It was then twenty first century, issues shifted and ASEAN started giving more stress on environmental perspectives. They tried to incorporate Environmental agreements into their discussion forums. These led to the signing of Agreement on Tran boundary Haze Pollution in 2002 as an attempt to control haze pollution in the Southeast Asia. Some other treaties signed are Cebu Declaration on East Asian Energy Security, the ASEAN-Wildlife Enforcement Network in 2005 and the Clean Development and Climate treaty.
It draws together 23 countries, which have a bearing on the security of the Asia-Pacific Region.

There is also another treaty of the Basal Convention on the control of Transboundary Movement of Hazardous Wastes and their Disposal. The basic objectives of the Basel Convention are the control and reduction of Transboundary movement of hazardous and other wastes, subject to the convention; prevention and minimization of their generation, environmentally sound management of such wastes and for active promotion of the transfer and use of cleaner technologies.
Several treaties are formed by countries now to ban the Weapons of Mass destruction and let’s now discuss on some different types of chemical agents, which may be the cause of a chemical disaster:
a) Chemical warfare agents
b) Dual use chemicals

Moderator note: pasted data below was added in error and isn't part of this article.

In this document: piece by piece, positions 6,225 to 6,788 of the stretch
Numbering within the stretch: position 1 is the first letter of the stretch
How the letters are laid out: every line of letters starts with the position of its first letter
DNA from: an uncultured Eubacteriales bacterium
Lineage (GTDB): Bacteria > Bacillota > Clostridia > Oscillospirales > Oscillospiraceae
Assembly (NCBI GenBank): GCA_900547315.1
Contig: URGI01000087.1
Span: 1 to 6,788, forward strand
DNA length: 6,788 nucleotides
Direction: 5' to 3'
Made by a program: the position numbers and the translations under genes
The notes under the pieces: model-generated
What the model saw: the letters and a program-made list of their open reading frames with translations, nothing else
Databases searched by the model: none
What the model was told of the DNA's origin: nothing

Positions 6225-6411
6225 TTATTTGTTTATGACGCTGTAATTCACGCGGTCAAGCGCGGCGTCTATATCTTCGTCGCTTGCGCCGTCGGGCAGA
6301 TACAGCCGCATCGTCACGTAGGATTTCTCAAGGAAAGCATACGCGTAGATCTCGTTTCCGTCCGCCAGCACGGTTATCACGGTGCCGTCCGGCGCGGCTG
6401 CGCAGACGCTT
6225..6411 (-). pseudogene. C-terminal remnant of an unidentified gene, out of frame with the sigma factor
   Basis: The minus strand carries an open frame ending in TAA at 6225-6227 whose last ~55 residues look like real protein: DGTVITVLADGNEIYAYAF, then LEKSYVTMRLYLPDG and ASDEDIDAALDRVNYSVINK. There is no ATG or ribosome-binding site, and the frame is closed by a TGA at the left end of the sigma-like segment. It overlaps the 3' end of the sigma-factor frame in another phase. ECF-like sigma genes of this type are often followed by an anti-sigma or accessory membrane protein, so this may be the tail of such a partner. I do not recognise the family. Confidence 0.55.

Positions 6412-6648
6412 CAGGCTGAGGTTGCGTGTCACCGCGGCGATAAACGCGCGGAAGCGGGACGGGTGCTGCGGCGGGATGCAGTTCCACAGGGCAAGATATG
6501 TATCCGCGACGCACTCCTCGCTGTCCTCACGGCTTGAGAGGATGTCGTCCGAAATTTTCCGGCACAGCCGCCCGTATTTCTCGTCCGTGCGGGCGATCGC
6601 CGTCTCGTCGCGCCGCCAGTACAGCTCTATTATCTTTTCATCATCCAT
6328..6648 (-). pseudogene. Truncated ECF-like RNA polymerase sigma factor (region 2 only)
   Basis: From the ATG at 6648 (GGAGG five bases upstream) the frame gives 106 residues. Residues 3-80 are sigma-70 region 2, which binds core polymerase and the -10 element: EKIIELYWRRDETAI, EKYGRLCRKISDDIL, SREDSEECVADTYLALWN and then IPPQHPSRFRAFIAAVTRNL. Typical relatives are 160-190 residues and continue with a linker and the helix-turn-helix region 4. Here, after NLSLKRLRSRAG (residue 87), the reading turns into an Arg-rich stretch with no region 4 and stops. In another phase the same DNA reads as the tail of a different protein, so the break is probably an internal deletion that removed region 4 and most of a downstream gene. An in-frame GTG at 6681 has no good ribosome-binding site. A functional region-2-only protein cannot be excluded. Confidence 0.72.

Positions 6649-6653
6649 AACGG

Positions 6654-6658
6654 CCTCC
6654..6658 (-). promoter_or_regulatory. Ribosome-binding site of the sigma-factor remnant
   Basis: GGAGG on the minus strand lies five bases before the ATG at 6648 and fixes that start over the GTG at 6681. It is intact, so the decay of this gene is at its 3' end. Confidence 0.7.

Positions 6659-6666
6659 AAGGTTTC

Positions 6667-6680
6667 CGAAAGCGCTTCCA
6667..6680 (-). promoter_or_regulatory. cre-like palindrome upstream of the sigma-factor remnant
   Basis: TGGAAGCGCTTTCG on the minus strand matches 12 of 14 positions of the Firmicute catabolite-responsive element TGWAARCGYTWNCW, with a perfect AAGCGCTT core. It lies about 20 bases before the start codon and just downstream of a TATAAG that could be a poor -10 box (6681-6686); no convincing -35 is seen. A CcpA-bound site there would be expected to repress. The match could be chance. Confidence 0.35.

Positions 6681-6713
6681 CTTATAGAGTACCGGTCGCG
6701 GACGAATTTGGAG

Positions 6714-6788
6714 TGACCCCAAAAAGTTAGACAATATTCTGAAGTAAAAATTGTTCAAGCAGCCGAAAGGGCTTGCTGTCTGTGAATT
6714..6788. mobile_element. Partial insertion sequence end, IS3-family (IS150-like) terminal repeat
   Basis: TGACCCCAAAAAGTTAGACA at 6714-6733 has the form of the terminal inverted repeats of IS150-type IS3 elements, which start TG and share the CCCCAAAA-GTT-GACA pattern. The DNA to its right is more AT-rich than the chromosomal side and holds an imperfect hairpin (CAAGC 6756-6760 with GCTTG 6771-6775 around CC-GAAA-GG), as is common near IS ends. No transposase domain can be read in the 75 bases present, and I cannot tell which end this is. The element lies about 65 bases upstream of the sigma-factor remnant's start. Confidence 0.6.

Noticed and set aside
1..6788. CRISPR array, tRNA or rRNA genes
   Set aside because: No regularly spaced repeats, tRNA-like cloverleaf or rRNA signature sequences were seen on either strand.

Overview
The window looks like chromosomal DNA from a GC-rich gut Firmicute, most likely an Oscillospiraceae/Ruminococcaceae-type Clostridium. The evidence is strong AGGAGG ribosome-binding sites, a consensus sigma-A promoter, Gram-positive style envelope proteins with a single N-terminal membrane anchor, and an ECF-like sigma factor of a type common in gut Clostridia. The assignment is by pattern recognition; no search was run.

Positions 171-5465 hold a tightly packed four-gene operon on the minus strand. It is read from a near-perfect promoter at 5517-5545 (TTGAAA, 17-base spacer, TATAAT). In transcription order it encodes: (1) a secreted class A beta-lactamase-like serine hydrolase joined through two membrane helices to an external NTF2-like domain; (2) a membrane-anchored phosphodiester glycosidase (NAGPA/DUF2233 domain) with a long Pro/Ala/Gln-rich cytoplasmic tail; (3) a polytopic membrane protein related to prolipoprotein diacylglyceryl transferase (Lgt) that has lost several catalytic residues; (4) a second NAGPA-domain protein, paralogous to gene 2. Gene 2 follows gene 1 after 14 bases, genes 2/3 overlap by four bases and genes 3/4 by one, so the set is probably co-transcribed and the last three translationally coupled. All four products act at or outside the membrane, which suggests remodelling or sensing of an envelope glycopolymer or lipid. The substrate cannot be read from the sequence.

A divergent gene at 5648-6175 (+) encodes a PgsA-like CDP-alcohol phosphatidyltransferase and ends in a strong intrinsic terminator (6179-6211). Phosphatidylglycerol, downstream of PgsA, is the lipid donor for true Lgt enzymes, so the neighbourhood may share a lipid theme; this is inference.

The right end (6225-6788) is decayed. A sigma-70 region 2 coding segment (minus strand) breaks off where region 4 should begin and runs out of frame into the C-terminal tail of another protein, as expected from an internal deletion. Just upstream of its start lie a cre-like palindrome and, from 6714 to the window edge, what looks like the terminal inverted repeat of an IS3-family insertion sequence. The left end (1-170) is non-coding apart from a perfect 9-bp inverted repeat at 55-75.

c) Toxic Industrial Chemicals/Materials (TIC/TIM)
d) HAZCHEM and their waste by-products
e) Agricultural chemicals
f) Other poisonous substances
g) Natural Gas and Petroleum Products

The chemical warfare agents may exist in liquid, gas or solid form. They can be classified based on their chemical nature, like organo-phosphorous, organo-sulphur, organo-fluorine, arsenicals and others; persistency or dose dependent lethal and incapacitating properties. Above all, the most widely used classification is based on their physiological effects. These can be also segregated as nerve agents, blistering agents, blood agents, lung agents, psychic incapacitate, riot control agents and toxins. The chemical warfare agent’s efficiency can be determined by the following:
a) The efficiency of the delivery system, such as munitions and low-flying aircraft.
b) Modes of disposal or dissemination, like spray tanks
c) Vulnerability of the potential target